Why Does Ice Float on Water?

Have you ever wondered why ice floats while drinking your coca-cola?

Why isn’t the ice in your drink sinking even when you persistently keep on trying to sink it with your straw or with your finger?

Why does ice float on water?

Ice is just the solidified version of water. Although it may seem like solids should be heavier than their liquid counterparts, in reality, an ice cube is almost 9 per cent less dense compared to water!

This is the reason ice cubes can easily float in water, without sinking to the bottom of the glass.

We are going to cover in-depth about density and viscosity of ice and the science behind the floatation of ice on the water! 

What is The Composition of Ice?

Ice is the solid form of water. If you are aware of the states of matter and how it applies to objects, this concept will be very easy for you to grasp. 

Water can be found in three known states.

Namely solid in the form of ice, liquid in the form of water and gaseous in the form of water vapor. 

In each of these states, the allocation of water molecules by how closely placed they are or by how far they are placed from each other is what makes it its defining character.

On Ice, the water molecules are densely packed and this allows it to retain its shape, unlike water vapor or water.

When it comes to water, the molecules are loosely packed which contributes to the fluid nature of water and its ability to take up the shape of any container.

In case of water vapor, the molecules are scarcely packed, which contributes to its gaseous nature and the ability to expand easily!

How Does an Object Float on Water?

You might be intrigued by the flotation of an object over the surface of the water. The easiest way to explain this phenomenon is with the help of the theory of Archimedes.

 Archimedes’ principle states that “an object submerged in a fluid, fully or partially, experiences an upward buoyant force that is equal in magnitude to the force of gravity on the displaced fluid.” 

What does that mean? There is an example that will help you understand this phenomenon very easily. Imagine you have a bucket of water and you decide to throw a small block of wood on that bucket of water.

You will notice the small block of wood being pushed up against gravity. This phenomenon is known as buoyancy and it occurs due to the displacement of water caused by the wood.

The volume of the wood helps to displace water of equivalent volume from the bucket. The volume of water present in the bucket exerts a force on the wooden block, making it float over the surface of the water.

Archimedes’ principle also states that the upward buoyant force pushing against the submerged object is equal to the weight of the displaced water. Therefore, the water displaced is equal to the weight of the object.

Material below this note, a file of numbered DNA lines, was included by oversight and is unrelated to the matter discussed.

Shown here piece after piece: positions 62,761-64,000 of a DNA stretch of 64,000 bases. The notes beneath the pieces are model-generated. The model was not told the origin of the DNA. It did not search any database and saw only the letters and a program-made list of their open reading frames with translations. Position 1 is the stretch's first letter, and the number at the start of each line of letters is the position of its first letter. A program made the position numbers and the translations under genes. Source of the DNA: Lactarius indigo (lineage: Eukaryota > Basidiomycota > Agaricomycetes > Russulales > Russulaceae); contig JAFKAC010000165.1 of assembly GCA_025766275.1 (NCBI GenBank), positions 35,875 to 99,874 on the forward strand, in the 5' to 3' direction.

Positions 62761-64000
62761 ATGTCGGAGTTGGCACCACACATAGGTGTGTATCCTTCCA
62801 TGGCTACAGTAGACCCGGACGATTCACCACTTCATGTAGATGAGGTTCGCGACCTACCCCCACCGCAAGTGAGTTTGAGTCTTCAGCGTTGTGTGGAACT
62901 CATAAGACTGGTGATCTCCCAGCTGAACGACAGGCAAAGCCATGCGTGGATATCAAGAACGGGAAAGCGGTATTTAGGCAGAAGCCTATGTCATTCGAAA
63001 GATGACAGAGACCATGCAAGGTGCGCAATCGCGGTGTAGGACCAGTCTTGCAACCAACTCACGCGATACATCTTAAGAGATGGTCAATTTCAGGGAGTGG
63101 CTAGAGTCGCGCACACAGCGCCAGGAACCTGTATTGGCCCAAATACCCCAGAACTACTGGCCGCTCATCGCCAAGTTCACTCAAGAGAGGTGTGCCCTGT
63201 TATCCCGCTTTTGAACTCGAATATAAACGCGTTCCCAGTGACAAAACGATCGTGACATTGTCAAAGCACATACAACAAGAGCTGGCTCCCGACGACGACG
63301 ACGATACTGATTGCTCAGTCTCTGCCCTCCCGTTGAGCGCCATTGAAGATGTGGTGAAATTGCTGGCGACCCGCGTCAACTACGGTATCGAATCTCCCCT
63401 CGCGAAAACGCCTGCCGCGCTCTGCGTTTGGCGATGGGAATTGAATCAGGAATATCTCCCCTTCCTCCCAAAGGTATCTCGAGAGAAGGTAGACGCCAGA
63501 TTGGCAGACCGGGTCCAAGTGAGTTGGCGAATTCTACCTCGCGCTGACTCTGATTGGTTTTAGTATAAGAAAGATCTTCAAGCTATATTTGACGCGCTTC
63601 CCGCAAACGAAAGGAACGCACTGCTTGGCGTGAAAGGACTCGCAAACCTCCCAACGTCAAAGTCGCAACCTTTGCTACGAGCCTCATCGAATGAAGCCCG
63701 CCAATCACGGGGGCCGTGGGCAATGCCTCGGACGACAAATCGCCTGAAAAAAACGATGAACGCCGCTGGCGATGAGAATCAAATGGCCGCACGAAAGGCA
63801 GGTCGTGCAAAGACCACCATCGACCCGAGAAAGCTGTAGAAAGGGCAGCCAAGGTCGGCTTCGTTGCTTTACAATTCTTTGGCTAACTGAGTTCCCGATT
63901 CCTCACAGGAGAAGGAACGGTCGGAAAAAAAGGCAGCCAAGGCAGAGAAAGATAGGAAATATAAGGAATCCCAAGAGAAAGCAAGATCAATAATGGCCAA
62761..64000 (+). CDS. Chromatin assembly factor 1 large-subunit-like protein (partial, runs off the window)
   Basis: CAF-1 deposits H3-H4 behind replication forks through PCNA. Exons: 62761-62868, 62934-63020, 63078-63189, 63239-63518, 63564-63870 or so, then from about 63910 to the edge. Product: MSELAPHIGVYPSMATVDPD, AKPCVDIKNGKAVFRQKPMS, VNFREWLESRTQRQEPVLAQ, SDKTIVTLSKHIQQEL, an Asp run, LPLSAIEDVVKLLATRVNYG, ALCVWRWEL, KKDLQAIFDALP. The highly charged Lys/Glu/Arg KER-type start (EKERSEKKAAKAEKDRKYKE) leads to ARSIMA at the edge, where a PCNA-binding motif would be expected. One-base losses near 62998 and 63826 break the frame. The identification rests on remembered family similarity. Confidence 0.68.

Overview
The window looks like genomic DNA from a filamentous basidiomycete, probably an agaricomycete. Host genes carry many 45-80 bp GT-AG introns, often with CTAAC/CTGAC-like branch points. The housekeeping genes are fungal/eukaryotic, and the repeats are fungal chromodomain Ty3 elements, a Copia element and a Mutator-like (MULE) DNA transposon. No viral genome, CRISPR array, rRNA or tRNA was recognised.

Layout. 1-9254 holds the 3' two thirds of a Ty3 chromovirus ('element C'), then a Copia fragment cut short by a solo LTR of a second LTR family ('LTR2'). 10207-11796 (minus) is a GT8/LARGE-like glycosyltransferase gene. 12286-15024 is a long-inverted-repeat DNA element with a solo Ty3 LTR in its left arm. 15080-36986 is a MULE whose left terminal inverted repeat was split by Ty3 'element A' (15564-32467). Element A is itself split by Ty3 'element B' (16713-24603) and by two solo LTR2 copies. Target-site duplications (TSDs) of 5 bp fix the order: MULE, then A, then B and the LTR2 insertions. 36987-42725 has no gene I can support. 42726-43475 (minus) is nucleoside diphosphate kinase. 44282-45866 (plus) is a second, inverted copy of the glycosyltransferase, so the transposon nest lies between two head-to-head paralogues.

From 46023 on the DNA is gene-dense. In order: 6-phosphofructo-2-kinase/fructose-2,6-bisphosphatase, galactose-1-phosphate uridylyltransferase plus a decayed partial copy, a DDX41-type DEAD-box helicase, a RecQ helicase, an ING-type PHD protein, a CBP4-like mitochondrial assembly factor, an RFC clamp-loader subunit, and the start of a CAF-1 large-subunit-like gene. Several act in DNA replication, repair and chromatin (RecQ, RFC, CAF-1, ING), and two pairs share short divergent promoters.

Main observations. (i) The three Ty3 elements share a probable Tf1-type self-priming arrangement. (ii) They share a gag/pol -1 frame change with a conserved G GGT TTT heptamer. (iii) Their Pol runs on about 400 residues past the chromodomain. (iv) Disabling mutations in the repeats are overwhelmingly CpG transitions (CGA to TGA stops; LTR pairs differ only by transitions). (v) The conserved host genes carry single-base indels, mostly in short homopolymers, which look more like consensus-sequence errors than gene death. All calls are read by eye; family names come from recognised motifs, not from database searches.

However, the density of water should always be more than the density of the object for an object to float. This is the determining factor when it comes to the sinking or floating capacity of an object.

This can be commonly observed in the fields of navigation where large ships and boats carry people and cargo. These ships travel around the world through seas, oceans and river channels.

How Does Ice Float on Water?

You might be thinking that Ice might be heavier and therefore should sink. However, this is the farthest assumption from the truth.

Solids are technically known to have a higher density as compared to water. So, how does ice float on water? The answer lies in a unique scenario and this phenomenon is known as hydrogen bonding. 

Water is a V-shaped molecule. That means that each molecule is held to one another with the help of covalent bonds.

Covalent bonds are when two electrons share two atoms. Water has two hydrogen atoms and one oxygen atom.

These oxygen atoms exert a force on negatively charged electrons very strongly. 

Therefore, electrons tend to move closer to the oxygen atoms. This forms a negative charge around the oxygen and a positive charge around the hydrogen. 

Moreover, this causes interactions of charges and in liquid forms, molecules to slip past each other, breaking the hydrogen bonds.

The real twist begins once the water starts cooling down. Water starts expanding and forms a crystal lattice structure.

This structure is slightly less dense than liquid water and this allows the ice to stay afloat on water. In fact, ice is almost 9% less dense than water causing the lighter ice particles to float to the top.

How Does This Phenomenon Help Mankind or Nature?

The floatation of ice over the surface of the water has a lot of relevance in nature. The floatation of ice is not just restricted to your glass of coke or cold coffee. 

This phenomenon can widely be seen in cold countries. Especially in Europe where the freezing of water bodies like rivers and lakes is a common occurrence. 

This phenomenon ensures the survival of aquatic animals even after the top layers of lakes and rivers freeze solid. Moreover, sledging and ice skating are common recreational activities widely observed in places where rivers and lakes freeze solid.


As we have mentioned before, ice is much less dense as compared to water of the same volume. Hydrogen bonds that exist between two water molecules have a huge role to play in this phenomenon.

The floatation of ice over fluids has huge significance. It helps to keep our favourite beverages cool and refreshing!

Similar Posts:

About the author

I have always been a shopaholic. A lot of times my questions went unanswered when it came to retail questions, so I started Talk Radio News. - Caitlyn Johnson

Leave a Comment